A Guide For Reason XIII – XIV (review in textura)

from textura:

A Guide For Reason: XIII – XIV
Faith Strange

Mike Fazio issues material so infrequently on his Faith Strange label that when a new release does appear it feels all the more special. The first installment of his A Guide For Reason project, I – VI, surfaced in 2009 and was shared with a close circle of friends and fellow artists; two years later the second edition materialized, this one titled VII – VIII, naturally enough. By his own description, the project is an “abstract, exploratory, and left-field musical endeavor” whose “difficult” music isn’t created with commercial or personal gain in mind. As is his wont, Fazio offers minimal detail about how the material on this latest chapter was generated, preferring instead to let the music speak for itself and for the listener to experience its two long-form soundscapes on their own terms. Again, in Fazio’s own words, “This music has no purpose other than it is.”

On some of his recordings, guitar playing is front and center (see 2012’s Quiet World release All At Once The Remote Go Forth My Soul And My Seeking, The Unknowable Becomes Known, for example); the A Guide For Reason material, by comparison, shifts the focus away from guitar—at least insofar as it’s recognizable as such—for a more abstract presentation where instrument identification recedes in importance. Again the focus is on sound in its pure form, even if it’s instrumental and by its very nature abstract.

The music certainly isn’t lacking in incident. Throughout their twenty-minute explorations, the two pieces mutate with regularity, altering their shape from one moment to the next in natural manner. Like fingerprint whorls, their respective parts assemble into logical yet unpredictable wholes, and the circuitous paths the settings follow as they advance towards their destinations are packed with micro-detail.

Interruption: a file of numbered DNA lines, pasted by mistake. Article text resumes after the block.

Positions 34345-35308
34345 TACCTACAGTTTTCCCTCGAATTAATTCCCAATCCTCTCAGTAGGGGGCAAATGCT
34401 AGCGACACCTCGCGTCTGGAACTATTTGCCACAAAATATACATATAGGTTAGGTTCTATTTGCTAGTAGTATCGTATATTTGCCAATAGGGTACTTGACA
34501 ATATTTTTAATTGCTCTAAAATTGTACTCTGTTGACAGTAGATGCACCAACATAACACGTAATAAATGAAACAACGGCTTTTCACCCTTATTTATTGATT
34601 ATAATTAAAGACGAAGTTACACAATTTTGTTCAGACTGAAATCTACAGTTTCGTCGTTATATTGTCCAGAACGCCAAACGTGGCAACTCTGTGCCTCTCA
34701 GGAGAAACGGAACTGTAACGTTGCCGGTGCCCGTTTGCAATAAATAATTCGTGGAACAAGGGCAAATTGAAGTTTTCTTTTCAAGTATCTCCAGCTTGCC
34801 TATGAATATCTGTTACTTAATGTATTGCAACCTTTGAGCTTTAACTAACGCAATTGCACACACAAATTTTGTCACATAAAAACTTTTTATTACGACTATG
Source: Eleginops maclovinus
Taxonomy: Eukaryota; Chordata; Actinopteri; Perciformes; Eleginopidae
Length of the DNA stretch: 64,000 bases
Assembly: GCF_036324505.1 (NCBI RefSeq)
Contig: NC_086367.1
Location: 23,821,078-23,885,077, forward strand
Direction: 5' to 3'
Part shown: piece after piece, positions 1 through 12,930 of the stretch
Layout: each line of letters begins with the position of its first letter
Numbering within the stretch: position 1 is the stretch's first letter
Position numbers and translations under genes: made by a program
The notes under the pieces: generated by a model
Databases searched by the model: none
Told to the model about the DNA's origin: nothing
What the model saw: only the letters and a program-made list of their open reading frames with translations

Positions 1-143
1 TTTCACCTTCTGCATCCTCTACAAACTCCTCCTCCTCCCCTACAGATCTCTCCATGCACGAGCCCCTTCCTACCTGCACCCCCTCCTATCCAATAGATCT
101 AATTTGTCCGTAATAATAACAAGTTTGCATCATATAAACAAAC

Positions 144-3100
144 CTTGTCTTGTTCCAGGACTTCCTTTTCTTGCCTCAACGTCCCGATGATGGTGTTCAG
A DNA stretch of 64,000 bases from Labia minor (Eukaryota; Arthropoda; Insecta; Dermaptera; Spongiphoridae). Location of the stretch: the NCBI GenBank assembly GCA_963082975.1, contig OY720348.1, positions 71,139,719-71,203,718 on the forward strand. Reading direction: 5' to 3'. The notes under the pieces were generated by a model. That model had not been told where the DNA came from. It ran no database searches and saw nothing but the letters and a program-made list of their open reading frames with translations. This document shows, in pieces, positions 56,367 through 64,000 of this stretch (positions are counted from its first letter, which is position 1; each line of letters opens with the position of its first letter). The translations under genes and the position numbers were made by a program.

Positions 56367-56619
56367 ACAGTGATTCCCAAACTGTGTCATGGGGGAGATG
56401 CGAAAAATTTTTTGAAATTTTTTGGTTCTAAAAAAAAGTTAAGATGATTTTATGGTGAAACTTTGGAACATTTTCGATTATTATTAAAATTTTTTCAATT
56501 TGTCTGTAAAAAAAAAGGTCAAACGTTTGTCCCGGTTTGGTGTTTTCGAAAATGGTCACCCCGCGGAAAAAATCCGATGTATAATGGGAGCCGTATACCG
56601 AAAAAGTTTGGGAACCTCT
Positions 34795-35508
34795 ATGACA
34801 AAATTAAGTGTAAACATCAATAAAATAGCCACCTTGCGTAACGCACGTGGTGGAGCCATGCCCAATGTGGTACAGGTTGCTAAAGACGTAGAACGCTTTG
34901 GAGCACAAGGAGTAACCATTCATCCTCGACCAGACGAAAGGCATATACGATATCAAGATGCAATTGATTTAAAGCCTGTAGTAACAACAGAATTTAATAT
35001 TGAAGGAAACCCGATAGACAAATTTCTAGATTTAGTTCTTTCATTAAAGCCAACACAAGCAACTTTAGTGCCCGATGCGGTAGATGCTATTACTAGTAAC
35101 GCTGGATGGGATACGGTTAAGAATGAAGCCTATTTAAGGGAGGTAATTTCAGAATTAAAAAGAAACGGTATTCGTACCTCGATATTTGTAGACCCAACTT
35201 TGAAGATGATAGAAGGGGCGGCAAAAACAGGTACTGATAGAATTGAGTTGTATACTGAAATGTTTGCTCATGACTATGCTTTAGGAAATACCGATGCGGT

After “The Wonder Room (Letting Through All the Hidden Powers)” emerges from an industrial-tinged mist, curlicues of fluttering sound appear, and in the minutes that follow Fazio shows himself to be an attentive and nuanced sculptor of sound. The material convulses with rhythmic insistence during one episode, not so dramatically that the overall balance of the piece is negated, while in another sonar-like blips form a melodic motif of sorts alongside percussive whirr and thrum. Operating at a slightly more restrained dynamic level, “The Road to the Beginning Again (What Gets Left Behind to Which One Always Returns)” continues the aural stimulation with a potpourri of contrasting sounds: insectoid clicks, metallic scrapes, and ambient hum suggestive of overhead planes among them.

Though of course one could describe the pieces by itemizing their details in the order in which they appear, doing so would arguably miss the point. In these are settings, the details are important, yet it’s the whole—their gestalt, if you prefer—that’s critical. That is, they should be experienced as wholes, not parts, even if those wholes are restlessly shape-shifting. As is always the case with a Fazio production, the release (prepared in a hand-made edition of fifty copies) has been presented with great care, with in this case the CD-R housed inside a tri-fold cover, itself within a fold-out, die-cut cover.

June 2015

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  1. Wonderful Wonderful review from Textura. They simply understand what you’re all about, as they articulate so descriptively the tone and temperament of your work. Bravo once again for getting great and much deserved attention. I’m writing today, and guess what I’ll have on the stereo! Cheers Joey


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